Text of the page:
Emailer Design: The Lower Merion Historical Society
Archival Assets recently made our big move to Narberth, a lovely borough in just north of Merion Station. Shortly before the move, we spoke with the Lower Merion Historical Society and their president, Jerry Francis, about updating their monthly e-blasts.
The Lower Merion Historical Society, based in Bala Cynwyd, has dedicated their practice to the preservation of their history and the education of their community. Their main building, a beautiful four-story manor, rests on a school campus and serves the community as a stronghold of archival resources. They have their hands in all sorts of historical projects, from hosting memorial services to fundraising events. Even though they are surrounded by history, their age shouldn’t be reflected in their outreach.
From the start, one thing was very clear; the emailer needed to be cleaned up quite bit in terms of format. It was clumpy, cramped, and almost unreadable in some applications. It simply didn’t reflect who they were; they are an acclaimed society, being named 2nd best in all of Pennsylvania. It wasn’t the content that was hurting them; it was the layout.
I started looking over their old design, mapping out how the information would be presented.
As a designer, I knew that the historical society needed something fresh, but their style still needed to nod in appreciation of history. I was looking for something clean, yet familiar enough for the people who subscribed to these e-blasts. For them, history is front and center, followed by the stories of Lower Merion and its place within that history, and what they are doing to treasure that history. I needed a design that would balance out their need for visual content and expansive text.
I went towards keeping a simple and clean format that could easily be repeated each month. They don’t need something creatively ambitious or design forward – but, it should still look good!
As a first iteration, I kept all of the original content and changed the style. I added a mellow cream color that matched their banner, which I removed with intent to redesign and replace. I also separated all of the content by topic and used more modern and characteristic fonts, such as Roboto, which is universally supported online. I also wanted to put an emphasis on photography at the top to grab the attention of readers – while it’s a royalty free image right now, my hopes are that it would be filled with photographs from Lower Merion’s incredible archives.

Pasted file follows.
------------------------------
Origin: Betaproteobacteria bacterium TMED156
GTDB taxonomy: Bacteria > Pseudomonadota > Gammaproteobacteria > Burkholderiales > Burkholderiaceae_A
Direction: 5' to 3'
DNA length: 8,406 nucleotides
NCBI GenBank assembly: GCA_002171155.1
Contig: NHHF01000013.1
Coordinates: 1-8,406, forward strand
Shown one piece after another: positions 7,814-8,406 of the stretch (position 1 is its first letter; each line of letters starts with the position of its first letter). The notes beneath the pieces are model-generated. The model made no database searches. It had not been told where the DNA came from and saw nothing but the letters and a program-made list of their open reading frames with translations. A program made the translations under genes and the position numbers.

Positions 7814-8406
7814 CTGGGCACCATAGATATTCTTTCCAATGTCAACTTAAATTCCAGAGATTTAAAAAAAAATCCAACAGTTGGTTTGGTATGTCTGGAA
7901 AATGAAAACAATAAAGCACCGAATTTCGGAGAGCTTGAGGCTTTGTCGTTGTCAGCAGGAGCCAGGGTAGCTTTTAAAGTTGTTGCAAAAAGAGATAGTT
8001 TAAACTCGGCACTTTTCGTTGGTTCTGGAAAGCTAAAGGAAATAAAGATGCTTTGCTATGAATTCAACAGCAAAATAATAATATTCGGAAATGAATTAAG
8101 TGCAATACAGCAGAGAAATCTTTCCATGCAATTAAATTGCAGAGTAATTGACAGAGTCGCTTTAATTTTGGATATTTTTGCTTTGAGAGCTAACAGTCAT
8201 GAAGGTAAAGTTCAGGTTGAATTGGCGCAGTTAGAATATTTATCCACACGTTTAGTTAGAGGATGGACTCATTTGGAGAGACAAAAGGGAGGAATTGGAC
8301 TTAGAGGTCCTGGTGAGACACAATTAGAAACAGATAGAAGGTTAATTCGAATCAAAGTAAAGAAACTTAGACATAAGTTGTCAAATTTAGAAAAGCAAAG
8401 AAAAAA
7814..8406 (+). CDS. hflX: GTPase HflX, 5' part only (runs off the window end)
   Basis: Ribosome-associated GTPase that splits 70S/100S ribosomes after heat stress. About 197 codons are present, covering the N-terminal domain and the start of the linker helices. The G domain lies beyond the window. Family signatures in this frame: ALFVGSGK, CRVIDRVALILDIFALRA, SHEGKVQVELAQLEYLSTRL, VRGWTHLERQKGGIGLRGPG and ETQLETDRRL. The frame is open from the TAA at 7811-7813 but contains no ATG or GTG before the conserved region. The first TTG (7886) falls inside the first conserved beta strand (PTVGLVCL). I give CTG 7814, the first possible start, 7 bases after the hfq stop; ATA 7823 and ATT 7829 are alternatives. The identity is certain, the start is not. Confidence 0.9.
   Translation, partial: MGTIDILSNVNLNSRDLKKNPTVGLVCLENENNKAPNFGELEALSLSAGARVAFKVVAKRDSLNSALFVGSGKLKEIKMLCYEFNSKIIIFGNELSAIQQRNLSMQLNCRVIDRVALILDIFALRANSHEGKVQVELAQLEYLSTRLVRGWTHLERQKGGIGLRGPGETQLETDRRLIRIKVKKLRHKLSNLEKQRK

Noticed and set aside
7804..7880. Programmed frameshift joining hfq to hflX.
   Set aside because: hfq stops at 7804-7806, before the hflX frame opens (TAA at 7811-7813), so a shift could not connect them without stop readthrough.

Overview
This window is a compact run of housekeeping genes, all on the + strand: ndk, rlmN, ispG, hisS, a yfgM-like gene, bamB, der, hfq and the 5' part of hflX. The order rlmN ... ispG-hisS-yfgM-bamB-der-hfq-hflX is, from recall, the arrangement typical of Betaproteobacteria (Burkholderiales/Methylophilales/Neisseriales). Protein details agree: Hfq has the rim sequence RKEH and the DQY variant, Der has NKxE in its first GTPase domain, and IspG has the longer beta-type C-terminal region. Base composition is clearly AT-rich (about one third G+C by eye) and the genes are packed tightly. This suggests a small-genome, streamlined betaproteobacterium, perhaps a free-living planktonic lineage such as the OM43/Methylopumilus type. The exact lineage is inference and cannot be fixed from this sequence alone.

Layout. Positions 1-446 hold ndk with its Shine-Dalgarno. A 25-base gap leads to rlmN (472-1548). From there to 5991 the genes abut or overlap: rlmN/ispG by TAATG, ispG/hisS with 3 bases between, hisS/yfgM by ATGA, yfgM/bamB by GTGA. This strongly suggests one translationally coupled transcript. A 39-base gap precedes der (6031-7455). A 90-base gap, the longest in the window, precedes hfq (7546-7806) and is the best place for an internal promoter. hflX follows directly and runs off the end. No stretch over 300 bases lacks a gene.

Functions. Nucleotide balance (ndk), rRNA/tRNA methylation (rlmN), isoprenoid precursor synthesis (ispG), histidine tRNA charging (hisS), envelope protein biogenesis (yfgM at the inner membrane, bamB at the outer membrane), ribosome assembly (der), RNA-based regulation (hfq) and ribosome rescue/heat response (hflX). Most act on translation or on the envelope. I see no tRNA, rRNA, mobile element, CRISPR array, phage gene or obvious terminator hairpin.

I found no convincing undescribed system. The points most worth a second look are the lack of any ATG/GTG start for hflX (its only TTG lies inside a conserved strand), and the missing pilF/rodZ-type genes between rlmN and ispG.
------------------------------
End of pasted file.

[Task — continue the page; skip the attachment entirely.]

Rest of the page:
While I was not there for the initial meeting with Jerry and our Archival Assets team, I did end up speaking with Jerry over the phone to talk about different assets of design. He was very pleased with what he saw, but he brought up a valid point; these emailers are made by volunteers, not designers. So, the template would have to be even easier to use than what I had originally planned.
This was also my first introduction to the service, Vertical Response. I had only ever used MailChimp and ConstantContact, so I was curious of how I would have to design around the system. Before moving forward with the system, I wanted to tweak the designs a bit more; I fixed up the spacing and the formatting of any and all photographs. I also went into their website at http://lowermerionhistory.org/ and pulled a new color scheme directly from the colors that already existed on the website. I added their banner back, which I learned had one of the oldest buildings in Lower Merion on it – something that definitely shouldn’t be replaced!
Jerry was excited about the new design, and so I immediately translated the format into VerticalResponse. Because of the formatting, I noticed that some titles and backs of images would need the cream background, so I exported them all from to original InDesign file and made them into independent images with a cream background. It’s so much easier having one big image that five little ones!
I also had to change the body text font to Open Sans (a similar style to Roboto) so that VerticalResponse could support it. The great thing about Open Sans is that it’s responsive and web-supported (Roboto is too!). The headers for the section are also static, so that they (aside from the monthly one and save the date) can be used multiple times.
Upon talking with Jerry and visiting the building, I decided that it would be great if I actually began to volunteer with them! After spending so much time working with them and getting to know them, I was really eager to join their team and help out!
The Lower Merion Historical Society now has an updated emailer, and more importantly, a template that can be used again and again, standing the tests and trials of time. They’re ready to share this new modern looks with members, readers, and history buffs alike!
If you’re interested in an updated emailer design of your own, or any of our other design services, get in touch with Archival Assests!